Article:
19 Female Sexual Offenders: The Need for a Gender-Responsive Approach 321
Sherry Ashfi eld, Sheila Brotherston, Hilary Eldridge and Ian Elliott

Part Three Legal and Ethical Issues in Risk Management 339

20 A Convergent Approach to Sex Offender Risk Assessment 341
Jeffrey C. Singer, Douglas P. Boer and Martin Rettenberger

21 Sex Offender Registration in the United States and the United Kingdom: Emerging Legal and Ethical Debates 356
Terry Thomas

22 A More Ethical Way of Working: Circles of Support and Accountability 372
Stephen Hanvey and Mechtild Höing

23 Ethical Practice and the Use of the Polygraph in Working with Sex Offenders 388
Daniel T. Wilcox

24 Sex Offender Civil Commitment: Legal and Ethical Issues 406
Rebecca L. Jackson and Christmas N. Covell

25 Sex Offender Residence Restrictions: A Systematic Review of the Literature 424
Daniel Pacheco and J.C. Barnes

26 The Traveling Sex Offender: Monitoring Movements across International Borders 445
Terry Thomas

27 Hell is Other People: The Importance of Controlling Pedophilic Activity 462
Xanthè Mallett and Jann Karp

Index 479

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Karen Harrison is Senior Lecturer in the School of Law at the University of Hull, UK. She has published several articles on the use of pharmacotherapy with high-risk sex offenders and is the author of Dangerousness, Risk and the Governance of Serious Sexual and Violent Offenders (2011) and is  the editor of Managing High Risk Sex Offenders in The Community (2010). Dr Harrison is an editorial board member of the Journal of Sexual Aggression and the Prison Service Journal as well as associate editor of Sexual Offender Treatment.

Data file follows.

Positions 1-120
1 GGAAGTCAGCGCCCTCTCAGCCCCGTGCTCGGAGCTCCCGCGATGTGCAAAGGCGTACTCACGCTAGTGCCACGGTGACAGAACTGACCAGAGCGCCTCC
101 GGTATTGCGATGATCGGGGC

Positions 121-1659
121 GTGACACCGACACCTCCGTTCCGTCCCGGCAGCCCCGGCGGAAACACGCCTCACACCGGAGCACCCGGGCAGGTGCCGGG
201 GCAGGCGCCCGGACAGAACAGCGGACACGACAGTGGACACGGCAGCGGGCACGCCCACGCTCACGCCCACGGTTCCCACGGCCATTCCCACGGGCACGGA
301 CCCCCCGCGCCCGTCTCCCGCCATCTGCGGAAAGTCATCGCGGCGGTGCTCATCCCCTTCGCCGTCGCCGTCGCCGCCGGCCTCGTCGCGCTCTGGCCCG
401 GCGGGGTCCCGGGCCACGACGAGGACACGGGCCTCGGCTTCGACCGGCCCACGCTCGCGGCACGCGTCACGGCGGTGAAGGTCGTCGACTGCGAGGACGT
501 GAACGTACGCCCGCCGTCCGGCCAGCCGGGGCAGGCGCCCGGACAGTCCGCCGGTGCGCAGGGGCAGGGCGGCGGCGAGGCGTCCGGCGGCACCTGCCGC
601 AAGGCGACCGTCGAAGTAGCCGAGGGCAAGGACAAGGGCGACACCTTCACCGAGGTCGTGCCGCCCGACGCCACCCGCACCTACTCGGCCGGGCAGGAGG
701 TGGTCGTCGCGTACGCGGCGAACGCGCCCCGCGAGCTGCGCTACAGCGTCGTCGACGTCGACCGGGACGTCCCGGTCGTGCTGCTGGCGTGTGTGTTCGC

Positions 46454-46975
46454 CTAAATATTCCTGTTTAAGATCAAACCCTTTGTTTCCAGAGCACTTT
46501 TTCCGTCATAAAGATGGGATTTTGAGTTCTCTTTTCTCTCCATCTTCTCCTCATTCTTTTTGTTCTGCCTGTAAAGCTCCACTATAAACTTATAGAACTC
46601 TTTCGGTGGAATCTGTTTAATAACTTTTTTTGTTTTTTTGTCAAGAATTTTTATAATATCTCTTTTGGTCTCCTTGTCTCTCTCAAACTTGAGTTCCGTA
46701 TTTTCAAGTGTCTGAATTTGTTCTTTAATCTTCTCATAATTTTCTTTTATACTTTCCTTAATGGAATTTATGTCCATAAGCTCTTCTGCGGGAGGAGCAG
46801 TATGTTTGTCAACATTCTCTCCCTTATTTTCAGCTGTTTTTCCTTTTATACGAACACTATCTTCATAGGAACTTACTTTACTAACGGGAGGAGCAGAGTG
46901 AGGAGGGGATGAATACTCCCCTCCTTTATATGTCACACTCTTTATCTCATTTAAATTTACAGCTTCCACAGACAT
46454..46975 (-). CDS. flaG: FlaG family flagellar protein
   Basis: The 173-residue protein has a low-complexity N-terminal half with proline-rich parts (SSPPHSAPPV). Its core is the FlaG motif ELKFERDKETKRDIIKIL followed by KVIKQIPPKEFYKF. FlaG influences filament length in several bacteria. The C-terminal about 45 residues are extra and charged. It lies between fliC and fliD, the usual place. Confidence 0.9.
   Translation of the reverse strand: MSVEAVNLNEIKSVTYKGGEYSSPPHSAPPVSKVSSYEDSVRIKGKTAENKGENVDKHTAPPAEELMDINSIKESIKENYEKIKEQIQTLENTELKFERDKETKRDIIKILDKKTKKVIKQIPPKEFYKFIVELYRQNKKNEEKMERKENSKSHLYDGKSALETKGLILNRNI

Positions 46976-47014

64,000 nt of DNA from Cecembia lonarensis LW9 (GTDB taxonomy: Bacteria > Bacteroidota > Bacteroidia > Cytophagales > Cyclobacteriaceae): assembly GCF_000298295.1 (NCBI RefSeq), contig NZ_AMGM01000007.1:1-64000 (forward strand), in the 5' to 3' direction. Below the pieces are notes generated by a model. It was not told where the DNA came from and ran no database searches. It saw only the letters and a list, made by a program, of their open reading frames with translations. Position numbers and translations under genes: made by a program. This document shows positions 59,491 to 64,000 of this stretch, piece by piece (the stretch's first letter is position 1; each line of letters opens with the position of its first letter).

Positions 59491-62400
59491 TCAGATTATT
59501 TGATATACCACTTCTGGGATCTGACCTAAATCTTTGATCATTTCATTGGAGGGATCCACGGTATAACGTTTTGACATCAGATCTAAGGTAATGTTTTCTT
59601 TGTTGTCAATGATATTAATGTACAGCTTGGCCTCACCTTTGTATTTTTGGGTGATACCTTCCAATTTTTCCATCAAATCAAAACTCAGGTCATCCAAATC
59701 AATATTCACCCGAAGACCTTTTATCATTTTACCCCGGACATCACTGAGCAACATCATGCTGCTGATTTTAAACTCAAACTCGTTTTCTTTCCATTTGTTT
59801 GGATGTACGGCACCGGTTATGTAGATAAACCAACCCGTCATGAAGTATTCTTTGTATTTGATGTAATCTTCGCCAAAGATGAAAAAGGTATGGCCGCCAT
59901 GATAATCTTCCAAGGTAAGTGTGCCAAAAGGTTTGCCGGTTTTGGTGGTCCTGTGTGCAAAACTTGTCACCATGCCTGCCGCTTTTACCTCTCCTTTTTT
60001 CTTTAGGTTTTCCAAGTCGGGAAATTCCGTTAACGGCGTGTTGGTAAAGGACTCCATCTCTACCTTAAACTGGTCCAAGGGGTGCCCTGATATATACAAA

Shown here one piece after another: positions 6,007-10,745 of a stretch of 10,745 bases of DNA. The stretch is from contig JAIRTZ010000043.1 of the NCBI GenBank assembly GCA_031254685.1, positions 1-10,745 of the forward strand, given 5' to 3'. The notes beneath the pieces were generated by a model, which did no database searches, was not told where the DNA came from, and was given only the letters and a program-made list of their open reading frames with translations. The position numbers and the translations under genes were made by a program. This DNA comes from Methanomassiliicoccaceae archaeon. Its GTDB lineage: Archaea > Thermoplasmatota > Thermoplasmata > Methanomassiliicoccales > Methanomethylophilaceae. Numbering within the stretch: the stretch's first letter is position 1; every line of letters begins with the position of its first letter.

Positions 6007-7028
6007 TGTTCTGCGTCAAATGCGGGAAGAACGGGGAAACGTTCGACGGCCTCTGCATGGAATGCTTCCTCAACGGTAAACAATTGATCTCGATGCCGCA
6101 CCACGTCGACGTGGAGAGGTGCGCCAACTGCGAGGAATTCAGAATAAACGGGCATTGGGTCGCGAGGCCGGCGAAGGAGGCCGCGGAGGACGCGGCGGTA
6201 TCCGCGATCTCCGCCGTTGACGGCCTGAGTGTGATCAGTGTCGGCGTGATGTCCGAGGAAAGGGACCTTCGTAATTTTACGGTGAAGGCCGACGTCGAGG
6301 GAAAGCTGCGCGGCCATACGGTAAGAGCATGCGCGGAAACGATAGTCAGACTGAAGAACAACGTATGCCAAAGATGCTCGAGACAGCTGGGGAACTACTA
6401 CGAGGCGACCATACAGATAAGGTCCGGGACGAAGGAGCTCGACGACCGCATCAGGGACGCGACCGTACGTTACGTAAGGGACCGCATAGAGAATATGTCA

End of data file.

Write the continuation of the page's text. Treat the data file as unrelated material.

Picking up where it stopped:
Bernadette Rainey is a Lecturer at Cardiff Law School, UK, and the Director of the Cardiff Law School Centre for Human Rights and Public Law. She has published work on several areas of human rights law, including equality duties and sexual offenders.

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“This comprehensive collection of chapters from a stellar cast of contributors clearly fills a gap in the literature and brings together some genuinely international thinking . “  (Prison Service Journal, 1 July 2013)

 

“This is a wholly unique, comprehensive and indispensable resource for those working in the field of sex offender treatment and research. The Handbook contains fascinating discussions of some of the crucial but often overlooked ethical issues in the field written by an all-star line-up of contributors from the worlds of research and practice. Precisely the contribution that has been needed in the area of sex offender treatment.”—Professor Shadd Maruna, Director of the Institute of Criminology & Criminal justice, Queen’s University Belfast

“This book represents a major landmark in the sex offending domain, a single volume devoted to ethical and legal aspects of treatment and management. The chapters are, without exception, first class and represent thoughtful and cutting edge analyses of a variety of important issues. I thoroughly recommend it for practitioners, students and researchers.”—Professor Tony Ward, Victoria University of Wellington